Part 2 – Where does the timber come from? – Timber is one of the most widely traded commodities in the world. As a result illegal timber trading is commonplace and with it tremendous environmental damage can be caused along with human rights abuses.
Understanding where your timber floor has come from can be very difficult. Huge volumes are shipped around the world to numerous destinations before reaching the distributors. For example, timber could be cut down in Indonesia, shipped to China for processing, shipped to Germany for finishing and sent to the UK to sell. The result is that timber from a reputable supplier in Germany could originate from illegally logged timber from Indonesia. This is a very real scenario with Interpol estimating that 30% of the global timber supply is from illegal logging.
The good news is that there are many certifications you can use to assess the origins of your timber floor, the most common being FSC (Forest Stewardship Council). This label essentially means that there is a monitored chain of custody from growth & harvest through to processing and distribution. There is also the PEFC (Promoting Sustainable Forest Management), which is a globally recognised symbol.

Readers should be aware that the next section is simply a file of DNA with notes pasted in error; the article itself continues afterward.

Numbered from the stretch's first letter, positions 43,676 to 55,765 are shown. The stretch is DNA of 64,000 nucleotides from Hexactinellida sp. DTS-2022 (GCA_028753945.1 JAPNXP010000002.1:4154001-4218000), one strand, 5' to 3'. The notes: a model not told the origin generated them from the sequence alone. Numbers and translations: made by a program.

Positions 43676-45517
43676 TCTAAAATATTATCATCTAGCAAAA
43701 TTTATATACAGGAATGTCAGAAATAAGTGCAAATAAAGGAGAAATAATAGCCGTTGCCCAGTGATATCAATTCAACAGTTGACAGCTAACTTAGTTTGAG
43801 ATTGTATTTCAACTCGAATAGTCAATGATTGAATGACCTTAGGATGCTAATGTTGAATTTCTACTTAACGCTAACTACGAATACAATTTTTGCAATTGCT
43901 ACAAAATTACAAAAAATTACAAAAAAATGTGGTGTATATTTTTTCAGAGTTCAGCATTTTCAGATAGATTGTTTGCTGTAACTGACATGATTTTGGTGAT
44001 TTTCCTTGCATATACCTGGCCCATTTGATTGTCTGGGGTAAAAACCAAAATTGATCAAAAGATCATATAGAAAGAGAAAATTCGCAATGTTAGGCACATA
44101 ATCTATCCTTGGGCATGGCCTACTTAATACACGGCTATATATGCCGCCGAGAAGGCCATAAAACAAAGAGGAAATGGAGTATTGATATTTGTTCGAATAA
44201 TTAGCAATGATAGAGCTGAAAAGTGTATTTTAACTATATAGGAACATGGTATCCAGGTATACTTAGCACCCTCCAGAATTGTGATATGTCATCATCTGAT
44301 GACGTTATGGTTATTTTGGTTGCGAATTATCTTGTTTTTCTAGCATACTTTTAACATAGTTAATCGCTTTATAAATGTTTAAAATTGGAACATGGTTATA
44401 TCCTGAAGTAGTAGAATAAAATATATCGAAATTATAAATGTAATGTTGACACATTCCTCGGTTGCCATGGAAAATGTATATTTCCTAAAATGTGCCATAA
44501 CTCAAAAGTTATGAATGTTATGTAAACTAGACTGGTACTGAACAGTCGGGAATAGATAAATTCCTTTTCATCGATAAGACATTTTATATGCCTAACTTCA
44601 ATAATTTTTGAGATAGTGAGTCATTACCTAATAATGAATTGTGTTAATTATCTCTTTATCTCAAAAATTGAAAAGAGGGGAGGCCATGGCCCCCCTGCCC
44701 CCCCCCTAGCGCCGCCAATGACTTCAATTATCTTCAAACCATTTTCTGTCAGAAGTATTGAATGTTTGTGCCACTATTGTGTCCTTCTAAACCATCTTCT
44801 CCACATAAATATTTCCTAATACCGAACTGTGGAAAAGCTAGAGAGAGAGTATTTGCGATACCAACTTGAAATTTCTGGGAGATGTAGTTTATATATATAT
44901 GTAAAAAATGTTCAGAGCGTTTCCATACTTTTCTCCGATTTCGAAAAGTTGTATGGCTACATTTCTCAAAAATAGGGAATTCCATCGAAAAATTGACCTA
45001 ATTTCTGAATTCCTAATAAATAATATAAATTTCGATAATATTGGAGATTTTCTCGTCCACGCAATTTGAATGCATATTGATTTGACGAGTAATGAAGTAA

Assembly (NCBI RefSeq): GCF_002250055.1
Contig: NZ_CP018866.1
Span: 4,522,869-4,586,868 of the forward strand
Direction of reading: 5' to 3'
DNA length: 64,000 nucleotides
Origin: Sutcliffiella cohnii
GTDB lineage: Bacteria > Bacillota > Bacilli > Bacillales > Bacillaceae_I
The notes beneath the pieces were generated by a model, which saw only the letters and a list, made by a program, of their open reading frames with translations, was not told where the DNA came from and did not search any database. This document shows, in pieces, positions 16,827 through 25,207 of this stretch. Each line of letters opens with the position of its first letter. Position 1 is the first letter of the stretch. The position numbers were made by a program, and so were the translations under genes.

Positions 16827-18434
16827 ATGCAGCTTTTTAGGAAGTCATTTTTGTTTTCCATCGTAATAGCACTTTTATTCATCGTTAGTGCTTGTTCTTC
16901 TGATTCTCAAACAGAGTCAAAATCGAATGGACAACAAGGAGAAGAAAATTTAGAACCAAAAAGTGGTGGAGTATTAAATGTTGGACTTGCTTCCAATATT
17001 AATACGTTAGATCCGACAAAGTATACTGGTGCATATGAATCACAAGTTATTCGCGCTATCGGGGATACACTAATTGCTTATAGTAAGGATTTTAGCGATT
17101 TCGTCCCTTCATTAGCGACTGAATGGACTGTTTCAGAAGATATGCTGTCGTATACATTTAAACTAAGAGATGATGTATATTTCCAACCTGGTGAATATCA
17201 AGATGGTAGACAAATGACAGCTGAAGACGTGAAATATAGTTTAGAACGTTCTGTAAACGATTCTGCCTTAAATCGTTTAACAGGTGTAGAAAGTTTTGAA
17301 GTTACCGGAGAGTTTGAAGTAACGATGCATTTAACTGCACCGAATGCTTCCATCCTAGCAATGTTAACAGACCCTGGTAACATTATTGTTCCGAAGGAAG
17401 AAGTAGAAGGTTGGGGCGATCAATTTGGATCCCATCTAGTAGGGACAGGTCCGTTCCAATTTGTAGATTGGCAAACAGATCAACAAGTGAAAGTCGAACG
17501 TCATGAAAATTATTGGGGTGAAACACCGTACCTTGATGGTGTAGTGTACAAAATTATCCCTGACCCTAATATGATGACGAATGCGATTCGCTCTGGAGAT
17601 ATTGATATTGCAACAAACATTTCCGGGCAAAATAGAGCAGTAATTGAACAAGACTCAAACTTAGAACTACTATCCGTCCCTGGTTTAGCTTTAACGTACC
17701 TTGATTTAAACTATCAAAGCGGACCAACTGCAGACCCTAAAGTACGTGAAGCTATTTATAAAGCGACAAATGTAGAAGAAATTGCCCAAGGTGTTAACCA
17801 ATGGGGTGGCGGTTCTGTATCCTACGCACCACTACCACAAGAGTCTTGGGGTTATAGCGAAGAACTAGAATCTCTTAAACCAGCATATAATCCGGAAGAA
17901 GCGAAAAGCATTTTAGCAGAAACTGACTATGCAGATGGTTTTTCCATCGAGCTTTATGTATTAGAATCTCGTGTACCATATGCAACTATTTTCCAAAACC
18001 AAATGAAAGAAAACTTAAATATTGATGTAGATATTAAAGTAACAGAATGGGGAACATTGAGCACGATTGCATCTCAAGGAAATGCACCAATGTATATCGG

FSC and PEFC logos which are displayed on the packaging of items which have a traceable chain of custody.
As well as tracing timber through the supply chain, FSC, PEFC and other bodies also aim to improve the industry on many other levels for example:
- Avoiding deforestation, which has a large impact on the ecosystem and de-stabilises the surrounding environment e.g mud slides.
- Promoting good forestry management. There is a huge difference between a forest that has been established for hundreds of years and sustains a complex, diverse ecosystem, and one that is planted with one species of tree and designed purely to cultivate timber. The latter does not support animal and plant life and often requires large amounts of pesticides and herbicides to keep the plants healthy. Organisations such as FSC and PEFC are set up to protect and ensure that forests that have evolved and established over hundreds of years are carefully managed as they can’t be replaced by simply planting more trees.
Despite the potential problems with sourcing good quality timber from reliable sources, it is important to recognise that it is an incredible material which is central to much of what we build.
In part 3 we will look at how the boards are finished and what the most sustainable options are.